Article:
## 4 A dynamic equation with general delays

In this section, we discuss the problem when a type of lags is not specified, *i.e.* we consider the delay dynamic equation (1.1). Our aim is to extend the asymptotic result formulated in Theorem 3.1.

*i.e.*we consider the delay differential equation

*I*is a real interval unbounded above. A very useful method converting differential equations with general lags into equations with prescribed lags is based on the utilisation of suitable functional equations (see [17] and [18]). If the prescribed lags are constant, then the corresponding functional equation is that of Abel (for an elegant application of this approach in the oscillation theory of delay differential equations, we refer,

*e.g.*to [19]). In our case, the prescribed lags are proportional, hence along with (4.1), we consider also the linearisation equation

which is called the Schröder equation. Let $I=[m,\mathrm{\infty})$, $\tau \in {C}^{1}(I)$, $\tau (m)=m$, $\tau (t)<t$ for all $t>m$, ${\tau}^{\prime}$ is positive and nonincreasing on *I* and $q=1/{\tau}^{\prime}(m)>1$. Then there exists a solution $\phi \in {C}^{1}(I)$ of (4.2), which is positive on $(m,\mathrm{\infty})$ and has a positive and nonincreasing derivative on *I*. For this and other relevant results on the Schröder equation, we refer to [20].

In the next assertion, we assume that *τ* and *φ* have the properties stated above and ${\lambda}_{r}$ has the same meaning as in Theorem 3.1 (see the discussion preceding this theorem).

**Theorem 4.1**

*Let*

*y*

*be a solution of*(4.1),

*where*${a}_{0}<0$

*and*${a}_{k}\ne 0$.

*Then*

*Proof*We give only its brief outline. It is enough to replace the function ${t}^{r}$ by ${(\phi (t))}^{r}$ and follow the proof of Theorem 3.1. Indeed, if we put $z(t)=y(t)/{(\phi (t))}^{r}$, ${t}_{-1}={\tau}^{k}({t}_{0})$ and ${t}_{i}={\tau}^{-i}({t}_{0})$, where $i=1,2,\dots $ , then the proof procedures presented above can be repeated step by step. In particular, (3.3) is replaced by

The remaining parts of the proof are identical with those stated above. □

**Remark 4.2**If $\tau (t)={q}^{-1}t$, then (4.2) is satisfied by the identity function. Consequently, Theorem 4.1 is a direct generalisation of Theorem 3.1 (when $\mathbb{T}={\mathbb{R}}_{0}^{+}$). Moreover, the above stated assumptions on

*τ*particularly imply that

*i.e.* the lags $t-{\tau}^{j}(t)$, $j=1,2,\dots ,k$ are unbounded as $t\to \mathrm{\infty}$.

A reformulation of Theorem 4.1 and its proof for discrete time scales is not straightforward (*e.g.* we have used here the chain rule which is not valid on a general time scale). Therefore, we do not follow this way and give a simple alternative proof of a related assertion for discrete time scales. This assertion does not only extend, but even improves the asymptotic property (4.3).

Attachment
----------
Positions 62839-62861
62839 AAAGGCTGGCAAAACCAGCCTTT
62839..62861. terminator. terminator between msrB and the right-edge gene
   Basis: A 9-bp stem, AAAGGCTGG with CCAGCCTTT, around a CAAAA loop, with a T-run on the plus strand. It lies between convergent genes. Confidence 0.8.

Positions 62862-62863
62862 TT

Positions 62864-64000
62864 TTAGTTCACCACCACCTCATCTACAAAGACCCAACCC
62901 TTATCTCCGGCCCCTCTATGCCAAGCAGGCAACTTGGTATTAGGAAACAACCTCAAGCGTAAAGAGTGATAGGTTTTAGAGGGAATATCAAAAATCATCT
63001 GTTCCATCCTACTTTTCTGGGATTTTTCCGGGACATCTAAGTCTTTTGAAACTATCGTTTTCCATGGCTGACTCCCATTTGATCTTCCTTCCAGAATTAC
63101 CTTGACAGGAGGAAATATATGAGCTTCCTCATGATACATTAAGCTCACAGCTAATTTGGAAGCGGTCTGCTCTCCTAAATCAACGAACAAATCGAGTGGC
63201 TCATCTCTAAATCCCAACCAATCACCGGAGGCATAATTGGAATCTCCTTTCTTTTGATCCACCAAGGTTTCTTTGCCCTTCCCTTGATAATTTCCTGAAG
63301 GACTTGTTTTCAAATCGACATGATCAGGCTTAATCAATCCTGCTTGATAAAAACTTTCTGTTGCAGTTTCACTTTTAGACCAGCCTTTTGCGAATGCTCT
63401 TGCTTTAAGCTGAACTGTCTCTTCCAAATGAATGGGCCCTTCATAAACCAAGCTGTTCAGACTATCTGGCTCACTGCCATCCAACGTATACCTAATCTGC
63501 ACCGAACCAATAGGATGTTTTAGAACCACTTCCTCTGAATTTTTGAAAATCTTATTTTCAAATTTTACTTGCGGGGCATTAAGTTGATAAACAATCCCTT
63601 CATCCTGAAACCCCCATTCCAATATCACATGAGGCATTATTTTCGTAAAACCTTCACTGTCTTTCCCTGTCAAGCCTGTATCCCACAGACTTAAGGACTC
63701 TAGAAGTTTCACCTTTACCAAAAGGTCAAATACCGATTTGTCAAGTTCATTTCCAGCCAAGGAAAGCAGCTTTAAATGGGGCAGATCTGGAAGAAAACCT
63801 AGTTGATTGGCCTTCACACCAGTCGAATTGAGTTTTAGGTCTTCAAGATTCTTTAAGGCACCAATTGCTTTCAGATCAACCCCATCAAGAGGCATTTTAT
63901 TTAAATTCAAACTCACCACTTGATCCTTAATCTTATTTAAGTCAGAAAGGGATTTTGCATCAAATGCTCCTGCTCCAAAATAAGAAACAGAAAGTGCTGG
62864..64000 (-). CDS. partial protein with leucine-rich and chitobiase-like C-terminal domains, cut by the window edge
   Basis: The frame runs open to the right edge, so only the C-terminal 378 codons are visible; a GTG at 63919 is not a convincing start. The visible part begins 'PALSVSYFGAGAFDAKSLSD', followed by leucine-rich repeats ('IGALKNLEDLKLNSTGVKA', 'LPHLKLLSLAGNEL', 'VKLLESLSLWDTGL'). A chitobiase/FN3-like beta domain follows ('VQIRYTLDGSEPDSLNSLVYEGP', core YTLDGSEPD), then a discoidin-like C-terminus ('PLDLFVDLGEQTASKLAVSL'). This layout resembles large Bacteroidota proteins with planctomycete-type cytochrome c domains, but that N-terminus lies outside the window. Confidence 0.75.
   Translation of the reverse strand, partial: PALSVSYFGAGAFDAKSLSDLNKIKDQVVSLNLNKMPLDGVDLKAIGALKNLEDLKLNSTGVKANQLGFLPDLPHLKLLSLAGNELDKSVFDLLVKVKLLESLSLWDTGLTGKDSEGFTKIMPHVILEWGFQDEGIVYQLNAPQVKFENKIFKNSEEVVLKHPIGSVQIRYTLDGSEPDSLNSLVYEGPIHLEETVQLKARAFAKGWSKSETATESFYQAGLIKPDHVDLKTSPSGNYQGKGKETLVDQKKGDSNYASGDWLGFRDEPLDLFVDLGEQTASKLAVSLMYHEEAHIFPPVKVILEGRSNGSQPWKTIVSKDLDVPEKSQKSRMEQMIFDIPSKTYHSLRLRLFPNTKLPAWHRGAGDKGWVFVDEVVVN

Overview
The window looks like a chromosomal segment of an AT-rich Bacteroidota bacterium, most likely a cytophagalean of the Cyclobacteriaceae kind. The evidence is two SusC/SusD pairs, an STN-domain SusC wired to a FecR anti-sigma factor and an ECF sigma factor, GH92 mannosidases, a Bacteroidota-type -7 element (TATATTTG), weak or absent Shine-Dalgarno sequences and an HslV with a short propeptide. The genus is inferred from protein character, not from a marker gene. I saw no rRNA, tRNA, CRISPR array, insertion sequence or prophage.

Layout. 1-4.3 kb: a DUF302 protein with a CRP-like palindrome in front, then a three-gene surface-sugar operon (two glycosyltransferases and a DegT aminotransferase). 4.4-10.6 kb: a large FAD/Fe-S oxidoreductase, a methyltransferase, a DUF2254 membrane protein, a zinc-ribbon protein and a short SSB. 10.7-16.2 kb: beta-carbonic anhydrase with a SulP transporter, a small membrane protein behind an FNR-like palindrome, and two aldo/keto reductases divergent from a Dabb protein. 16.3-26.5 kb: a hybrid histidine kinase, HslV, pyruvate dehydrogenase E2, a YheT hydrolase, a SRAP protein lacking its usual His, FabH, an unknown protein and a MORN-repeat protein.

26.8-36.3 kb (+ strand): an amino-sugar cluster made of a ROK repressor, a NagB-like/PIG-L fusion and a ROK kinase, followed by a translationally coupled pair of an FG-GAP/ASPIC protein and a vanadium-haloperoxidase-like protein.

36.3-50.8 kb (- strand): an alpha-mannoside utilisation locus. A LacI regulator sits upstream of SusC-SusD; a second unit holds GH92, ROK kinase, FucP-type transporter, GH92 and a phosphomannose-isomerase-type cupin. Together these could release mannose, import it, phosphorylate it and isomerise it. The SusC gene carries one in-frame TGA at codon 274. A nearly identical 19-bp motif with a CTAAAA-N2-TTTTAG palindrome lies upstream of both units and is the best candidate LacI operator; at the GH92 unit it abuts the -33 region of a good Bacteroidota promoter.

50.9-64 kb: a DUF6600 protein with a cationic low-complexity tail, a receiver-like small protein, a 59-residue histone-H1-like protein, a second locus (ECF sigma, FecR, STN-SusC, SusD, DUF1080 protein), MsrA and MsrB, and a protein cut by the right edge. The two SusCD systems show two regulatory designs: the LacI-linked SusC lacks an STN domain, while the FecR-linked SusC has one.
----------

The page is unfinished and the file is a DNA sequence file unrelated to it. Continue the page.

Since *ρ* is increasing, (4.5) has a positive and increasing solution *φ*.

For any positive real *θ*, we introduce the set $\mathrm{\Lambda}(\theta )$ of all complex zeros of $Q(\lambda )$ with the modulus *θ*. If $\mathrm{\Lambda}(\theta )$ is nonempty for a given *θ*, then by a characteristic solution of (4.7) corresponding to $\mathrm{\Lambda}(\theta )$, we understand a finite sum of solutions of (4.7) corresponding to all values $\lambda \in \mathrm{\Lambda}(\theta )$. Of course, the form of such solutions depends on multiplicity of *λ* and it is described in details *e.g.* in [11].

Using this we have the following theorem.

**Theorem 4.3**

*Let*

*y*

*be a solution of*(2.8),

*where*${a}_{0},{a}_{k}\ne 0$

*and let*$\mathbb{T}$

*be a discrete time scale such that*${a}_{0}\nu (t)\ne 1$

*for all*$t\in \mathbb{T}$

*and*(4.6)

*holds for some*$q>1$.

*Then there exists*$\theta >0$

*such that*$\mathrm{\Lambda}(\theta )$

*is nonempty and*

*where* *ω* *is a nontrivial characteristic solution of* (4.7) *corresponding to* $\mathrm{\Lambda}(\theta )$, *φ* *is a positive and increasing solution of* (4.5) *and* $0<\epsilon <\theta $ *is a suitable real scalar*.

*Proof*Let

*y*satisfy (2.8) on $[{t}_{0},\mathrm{\infty})$ for some ${t}_{0}\in \mathbb{T}$. By the definition,

where *ω* is a nontrivial characteristic solution of (4.7) corresponding to $\mathrm{\Lambda}(\theta )$. Now, using the backward substitution, we obtain (4.8). □